Our mission now with the company is to enable the creation, through our spaces, of one million businesses in the next ten years, by 2030.

It is a very ambitious mission. How do you keep track of the number of companies created?

It’s a good question. We are not keeping very good track right now but we are in the process of building the right systems and tools to be able to track all these things. And we ourselves are a very young company, only a year and a half old, so we have a lot of things to still figure out.

A million businesses by 2030, but how many hostels are you planning to open by then? 

The vision is to be in every major city in the world. By 2030, we want to be in 100 countries. And I do believe it’s realistic, because with very little resources and with one and a half years we have already done seven countries.

And where in all that is your business model? Is it the hospitality side or all of the rest that you do in the hostels?

If you do a very good job running a hotel or hostel, you generate approximately a 20% margin. So our foundational business model is this. But what we’re saying is that we want to do something that no one else does and that’s where the real economic value is going to come from. So, we want to focus on the people inside that space where they can create businesses that support the people within the space. This is where very high margins come from – education, venture business – from the talent marketspace. So, all the other businesses on top of the hospitality is where the real economic value will come from. And that’s why it is crucial for us to attract a targeted audience. It doesn’t have to be 100% and I don’t think it will ever be, but even with 40-50% it is good enough for this model to work.

Your Tallinn hostel’s country manager is Indrek Pällo, a former Chief Representative Officer at Enterprise Estonia in Singapore. Did you first hear of Estonia when meeting him?

I would say, yes, that our connection to Estonia happened in a very serendipitous way. Indrek was the head of Enterprise Estonia in Singapore and I met him at an event and I invited him to our hostel launch in March 2018. He really liked our idea and he kept coming back to our events and meeting people. When he returned to Estonia, he kind of jokingly said: “Maybe I could help you guys launch it in Estonia?” And that’s how it started in Tallinn! But it all happened very interestingly. In Singapore, Indrek introduced us to an Estonian entrepreneur Rain Rannu, who was also the managing partner of the early stage investment fund Superangel. So Superangel is now one of our main investors and also our board member.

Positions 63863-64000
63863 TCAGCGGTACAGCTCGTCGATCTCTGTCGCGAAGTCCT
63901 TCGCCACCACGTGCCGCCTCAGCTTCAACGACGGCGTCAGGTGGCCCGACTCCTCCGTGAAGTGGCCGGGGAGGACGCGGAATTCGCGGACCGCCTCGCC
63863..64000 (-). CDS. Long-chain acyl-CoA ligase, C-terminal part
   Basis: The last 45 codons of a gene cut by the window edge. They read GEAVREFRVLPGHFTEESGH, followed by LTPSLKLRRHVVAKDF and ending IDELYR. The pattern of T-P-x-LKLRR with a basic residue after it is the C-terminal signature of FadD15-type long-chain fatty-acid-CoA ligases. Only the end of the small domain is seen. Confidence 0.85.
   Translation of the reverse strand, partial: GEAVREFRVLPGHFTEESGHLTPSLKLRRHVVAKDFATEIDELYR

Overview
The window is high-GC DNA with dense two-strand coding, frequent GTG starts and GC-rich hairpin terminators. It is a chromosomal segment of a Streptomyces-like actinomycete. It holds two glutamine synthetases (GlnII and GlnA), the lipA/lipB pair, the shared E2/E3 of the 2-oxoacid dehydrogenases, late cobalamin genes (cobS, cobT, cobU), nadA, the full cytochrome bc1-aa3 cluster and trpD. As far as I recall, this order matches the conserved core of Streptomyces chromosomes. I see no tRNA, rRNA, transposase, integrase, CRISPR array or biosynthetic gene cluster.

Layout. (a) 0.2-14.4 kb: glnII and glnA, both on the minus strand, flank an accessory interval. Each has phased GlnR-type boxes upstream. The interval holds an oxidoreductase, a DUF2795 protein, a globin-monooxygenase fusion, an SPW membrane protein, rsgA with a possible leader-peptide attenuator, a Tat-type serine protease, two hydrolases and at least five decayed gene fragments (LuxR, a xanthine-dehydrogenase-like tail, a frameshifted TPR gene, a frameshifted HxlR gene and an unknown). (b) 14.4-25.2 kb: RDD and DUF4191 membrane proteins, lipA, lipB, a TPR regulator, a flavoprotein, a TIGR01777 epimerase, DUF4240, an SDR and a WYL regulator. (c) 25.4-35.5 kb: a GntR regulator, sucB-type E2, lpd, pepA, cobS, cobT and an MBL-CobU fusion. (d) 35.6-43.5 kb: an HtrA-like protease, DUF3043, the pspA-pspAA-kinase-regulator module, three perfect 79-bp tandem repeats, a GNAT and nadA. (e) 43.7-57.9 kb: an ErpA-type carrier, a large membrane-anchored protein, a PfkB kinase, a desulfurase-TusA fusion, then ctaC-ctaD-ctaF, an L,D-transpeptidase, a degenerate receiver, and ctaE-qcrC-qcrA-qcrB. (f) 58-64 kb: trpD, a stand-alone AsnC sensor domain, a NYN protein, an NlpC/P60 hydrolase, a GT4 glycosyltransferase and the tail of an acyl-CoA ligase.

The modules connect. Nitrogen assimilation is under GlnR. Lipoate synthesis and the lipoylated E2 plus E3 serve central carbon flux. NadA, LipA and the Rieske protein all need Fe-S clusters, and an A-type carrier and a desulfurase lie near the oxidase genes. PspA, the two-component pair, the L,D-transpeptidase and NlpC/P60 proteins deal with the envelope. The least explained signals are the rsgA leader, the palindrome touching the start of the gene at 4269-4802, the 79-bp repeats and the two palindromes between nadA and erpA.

So, opening your first hostel in Europe in Tallinn was a coincidence? 

No, it wasn’t. Even though I met Indrek by coincidence, I have always been fascinated by Estonia in general and I had never been there until after I met Indrek, who invited me to the Latitude59 conference. Before that I was very intrigued by Estonia – by the e-Residency program, for example. Estonia has some similarities to Singapore – very small country with small population but yet it has had a lot of success compared to its neighbours.

So the reason we decided to start from Estonia and Tallinn specifically was that it is probably one of the most exciting startup cities in Europe. Even compared to Berlin or Amsterdam. I think there’s so much more going on than in western European cities. So, for me, the decision was easy to make.

Are you an e-resident of Estonia?

I am and actually the e-Residency program is a very good partner of Tribe Theory. We promote them in all of our spaces, and e-Residency has its marketing materials in all our spaces, and we have done many events promoting them, for example in Bali and in Singapore. Now we’re going to Lisbon to Web Summit and doing an event with the e-Residency team there.


At the time of publishing this article, Tribe Theory was in late-stage discussions with a world-renowned venture capitalist from Silicon Valley who is considering adding some fire power to this concept. This will be announced in early 2020.

Source: Life in Estonia magazine